11-13-2013 02:32 PM
In striking black-and-white portraits of veterans, retired Air Force Staff Sgt. Stacy Pearsall's subjects gaze directly at the camera, away from the camera or just past the camera — with eyes remembering things civilians have never seen.
Wrinkled or fresh-faced, male or female, from wars long past or battlefields last year, the subjects of Pearsall's Veterans Portrait Project have something in common with the former combat photographer. They all served their country. They all survived.
"Being a veteran — that is an instant connection," says Pearsall, a USAA member for 11 years. "The project is about more than just taking a portrait. It's thanking the veterans and getting to know them. That's really how it started."
Pearsall wondered about the veterans of all ages she saw in waiting rooms during the year she was recovering from a neck injury suffered in a 2007 combat engagement in Iraq, along with other battlefield wounds. She and the veterans talked, shared, bonded. And she wanted to take their photos — a way to get back behind the lens. Now their portraits hang in various Veterans Affairs hospitals, reminding everyone who sees them what courage and resilience look like.
Pearsall herself embodies those traits.
Finding the Road to Recovery
Along with the neck injury that sidelined her from working with the 1st Combat Camera Squadron , she struggled with cumulative brain trauma caused by two improvised explosive device exposures and post-traumatic stress. "I was feeling pretty low, trying to recover in the hospital," she says, recounting how the Veterans Portrait Project revived her spirits.
Unable to work while still recovering from her injuries, she missed being behind the camera — and with her unit. "The military meant everything to me, and suddenly I didn't have that anymore," she says. "What brought me back to life was the veterans community. I had lost my unit but became part of an even larger community."
As she photographed the veterans, she offered an open ear so they might share their experiences. "They were like me. … Knowing they made it through gave me hope," she says.
Drawing on her Military Heritage
Pearsall already knew something about past generations of veterans. "My whole family was military. My military heritage goes back to the Revolutionary War. Everybody served," she says, listing family members who fought the British, bore arms in the Civil War and World War I, survived Pearl Harbor, and served in the U.S. Navy, Army, Air Force and Marine Corps.
Steeped in a military legacy like that, it's no surprise Pearsall joined the Air Force at age 17. Creative since childhood, she eagerly pursued training as a military photographer. She learned how to handle the camera, with all its technical aspects, at the same time she learned combat survival skills.
During her time in the service, she traveled to more than 40 countries and studied military photojournalism at the S.I. Newhouse School of Public Communications at Syracuse University.
"I had to raise my technical capability to match my creative ability," Pearsall says.
She demonstrated her abilities in the most hostile environment — the war zone. Pearsall was one of only two women to win the National Press Photographers Association Military Photographer of the Year competition, and the only woman to have earned it twice. "[The judges] selected her because her work was the best. It stood out," says Ken Hackman, retired Air Force chief of photojournalism, who ran the photo contest for 25 years.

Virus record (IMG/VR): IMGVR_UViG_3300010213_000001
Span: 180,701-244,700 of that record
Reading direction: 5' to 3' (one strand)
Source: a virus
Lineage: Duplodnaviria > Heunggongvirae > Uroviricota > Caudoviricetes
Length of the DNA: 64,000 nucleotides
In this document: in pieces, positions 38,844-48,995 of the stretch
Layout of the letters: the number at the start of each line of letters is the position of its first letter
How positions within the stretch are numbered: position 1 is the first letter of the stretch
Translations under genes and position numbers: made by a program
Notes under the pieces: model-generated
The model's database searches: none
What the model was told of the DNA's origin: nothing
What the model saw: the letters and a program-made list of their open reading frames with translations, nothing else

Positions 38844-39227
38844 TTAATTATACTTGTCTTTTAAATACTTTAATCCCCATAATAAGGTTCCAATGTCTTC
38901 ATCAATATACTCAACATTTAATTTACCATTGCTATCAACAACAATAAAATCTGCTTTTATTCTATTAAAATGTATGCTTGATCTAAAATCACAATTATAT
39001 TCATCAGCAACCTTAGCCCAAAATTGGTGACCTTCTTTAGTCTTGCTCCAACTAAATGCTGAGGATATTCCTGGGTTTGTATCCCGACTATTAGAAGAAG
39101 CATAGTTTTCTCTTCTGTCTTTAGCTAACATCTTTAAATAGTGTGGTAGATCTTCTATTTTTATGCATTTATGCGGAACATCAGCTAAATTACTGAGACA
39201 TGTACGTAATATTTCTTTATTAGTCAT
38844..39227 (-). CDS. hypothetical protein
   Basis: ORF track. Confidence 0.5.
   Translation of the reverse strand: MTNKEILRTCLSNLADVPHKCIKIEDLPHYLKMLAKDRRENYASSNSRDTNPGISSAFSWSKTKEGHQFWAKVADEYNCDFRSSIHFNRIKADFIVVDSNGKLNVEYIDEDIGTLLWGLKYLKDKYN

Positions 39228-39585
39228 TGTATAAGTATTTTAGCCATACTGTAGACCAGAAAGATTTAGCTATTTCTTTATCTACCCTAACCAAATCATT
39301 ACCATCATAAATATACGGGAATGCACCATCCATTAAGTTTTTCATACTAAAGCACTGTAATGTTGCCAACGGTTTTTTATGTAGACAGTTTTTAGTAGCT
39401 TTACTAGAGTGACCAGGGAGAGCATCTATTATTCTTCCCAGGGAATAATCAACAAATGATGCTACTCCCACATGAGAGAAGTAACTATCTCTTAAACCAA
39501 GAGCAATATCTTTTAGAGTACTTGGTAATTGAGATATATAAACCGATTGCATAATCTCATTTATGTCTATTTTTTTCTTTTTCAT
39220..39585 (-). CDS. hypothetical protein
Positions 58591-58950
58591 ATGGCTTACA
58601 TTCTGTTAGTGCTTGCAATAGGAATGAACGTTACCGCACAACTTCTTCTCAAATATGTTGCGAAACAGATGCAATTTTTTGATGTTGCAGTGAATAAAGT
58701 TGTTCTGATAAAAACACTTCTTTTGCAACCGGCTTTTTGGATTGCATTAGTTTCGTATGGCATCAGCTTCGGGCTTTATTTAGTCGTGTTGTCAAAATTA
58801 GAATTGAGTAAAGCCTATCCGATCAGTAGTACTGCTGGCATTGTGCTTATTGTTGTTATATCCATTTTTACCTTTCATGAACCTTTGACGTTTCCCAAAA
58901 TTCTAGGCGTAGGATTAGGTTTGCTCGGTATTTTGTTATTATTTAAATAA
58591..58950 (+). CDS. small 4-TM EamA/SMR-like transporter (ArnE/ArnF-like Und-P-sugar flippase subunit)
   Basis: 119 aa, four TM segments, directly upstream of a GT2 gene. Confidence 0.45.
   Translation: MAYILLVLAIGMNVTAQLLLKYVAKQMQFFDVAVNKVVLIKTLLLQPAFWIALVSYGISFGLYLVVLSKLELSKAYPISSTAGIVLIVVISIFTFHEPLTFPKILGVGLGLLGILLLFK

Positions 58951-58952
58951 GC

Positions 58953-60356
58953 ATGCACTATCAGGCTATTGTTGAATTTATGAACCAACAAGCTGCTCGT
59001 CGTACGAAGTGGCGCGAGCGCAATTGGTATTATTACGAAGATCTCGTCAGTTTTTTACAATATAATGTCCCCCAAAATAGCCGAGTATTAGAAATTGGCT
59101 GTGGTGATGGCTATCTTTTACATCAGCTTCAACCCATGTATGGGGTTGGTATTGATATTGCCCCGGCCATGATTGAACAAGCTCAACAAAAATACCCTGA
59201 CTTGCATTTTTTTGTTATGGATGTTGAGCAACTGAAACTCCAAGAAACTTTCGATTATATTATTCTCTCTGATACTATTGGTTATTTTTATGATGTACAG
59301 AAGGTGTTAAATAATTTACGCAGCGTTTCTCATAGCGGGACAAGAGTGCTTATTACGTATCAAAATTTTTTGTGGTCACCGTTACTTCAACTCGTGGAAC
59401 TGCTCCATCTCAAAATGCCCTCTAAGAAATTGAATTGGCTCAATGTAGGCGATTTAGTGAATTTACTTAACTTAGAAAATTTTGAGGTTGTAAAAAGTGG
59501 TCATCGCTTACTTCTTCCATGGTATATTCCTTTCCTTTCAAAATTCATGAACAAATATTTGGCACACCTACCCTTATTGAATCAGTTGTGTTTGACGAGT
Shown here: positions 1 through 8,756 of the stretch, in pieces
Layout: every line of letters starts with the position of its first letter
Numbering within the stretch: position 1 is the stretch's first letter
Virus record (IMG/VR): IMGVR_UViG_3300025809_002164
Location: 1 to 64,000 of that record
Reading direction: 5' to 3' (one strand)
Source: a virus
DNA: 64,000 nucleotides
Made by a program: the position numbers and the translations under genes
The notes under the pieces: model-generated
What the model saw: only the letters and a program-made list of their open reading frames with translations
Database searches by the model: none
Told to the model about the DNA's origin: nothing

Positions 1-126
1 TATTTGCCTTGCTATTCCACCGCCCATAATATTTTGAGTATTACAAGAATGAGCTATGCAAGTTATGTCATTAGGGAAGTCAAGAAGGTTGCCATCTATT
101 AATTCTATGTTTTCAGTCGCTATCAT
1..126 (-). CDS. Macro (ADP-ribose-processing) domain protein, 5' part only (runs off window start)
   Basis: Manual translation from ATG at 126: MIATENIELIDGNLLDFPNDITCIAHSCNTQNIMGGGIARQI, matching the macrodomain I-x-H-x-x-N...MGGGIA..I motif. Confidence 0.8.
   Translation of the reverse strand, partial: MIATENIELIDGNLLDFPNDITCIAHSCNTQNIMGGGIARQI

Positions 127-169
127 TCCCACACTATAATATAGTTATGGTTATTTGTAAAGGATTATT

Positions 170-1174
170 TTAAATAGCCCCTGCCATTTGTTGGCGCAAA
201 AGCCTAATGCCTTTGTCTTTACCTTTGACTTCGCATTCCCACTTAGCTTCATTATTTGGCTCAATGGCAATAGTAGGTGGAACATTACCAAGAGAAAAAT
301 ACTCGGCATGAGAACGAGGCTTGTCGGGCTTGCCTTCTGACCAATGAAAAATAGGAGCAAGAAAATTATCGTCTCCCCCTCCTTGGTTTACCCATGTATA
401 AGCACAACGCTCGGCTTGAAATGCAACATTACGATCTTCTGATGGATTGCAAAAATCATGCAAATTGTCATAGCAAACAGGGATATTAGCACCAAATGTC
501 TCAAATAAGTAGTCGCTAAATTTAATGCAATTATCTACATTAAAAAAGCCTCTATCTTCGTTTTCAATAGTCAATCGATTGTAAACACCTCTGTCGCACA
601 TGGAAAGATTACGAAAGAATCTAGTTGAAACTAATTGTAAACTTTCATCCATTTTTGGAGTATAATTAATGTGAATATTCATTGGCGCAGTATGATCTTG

Hackman has long been impressed with Pearsall's work, serving as a mentor and friend and helping refer her to the Syracuse photojournalism program. "She won the NPPA Military contest before she went to Syracuse and again after she went," Hackman says. "She's very talented, very driven — in a positive way. I admire her for that."
Learn more about Sgt. Stacy Pearsall and see her online galleries at her website. She also has two books: "Shooter: Combat from Behind the Camera" and "A Photojournalist's Field Guide: In the Trenches with Combat Photographer Stacy Pearsall."
Thriving in New Ways
When Pearsall was declared combat-disabled in 2008 and retired from the Air Force, she forged a new path as a freelance photographer, public speaker, author, educator, military consultant and owner of the Charleston Center for Photography in Charleston, S.C. — the city that's home to her former unit. She lives there with her husband, Andy Dunaway, who is also a retired Air Force combat photographer of 22 years.
Pearsall earned the Bronze Star Medal and Air Force Commendation with Valor for courageous actions under fire in Iraq. Honored as the Air Force Veteran of the Year by the Air Force Band and PBS, she also received the Trojan Labor American Hero Award and the Daughters of the American Revolution Margaret Cochran Corbin Award. The White House added Pearsall to the roster of Champions of Change. Plus, she holds an honorary doctoral degree from The Citadel.
But evidence of her legacy comes not from awards or gilt-lettered degrees, but from the photos she has taken in the heat of battle or the quiet of a studio stateside. Just as the veterans she met in stark doctors' offices inspired her, her work may inspire others. That's her hope: "Maybe the Veterans Portrait Project will inspire others to undertake their own charitable endeavors. The more we, as veterans, embrace each other, the better off we'll be as a community. And for those who aren't veterans, maybe it will help raise awareness.
"When you're doing something for someone other than yourself, life has more meaning."
Originally posted on Nov 11, 2013
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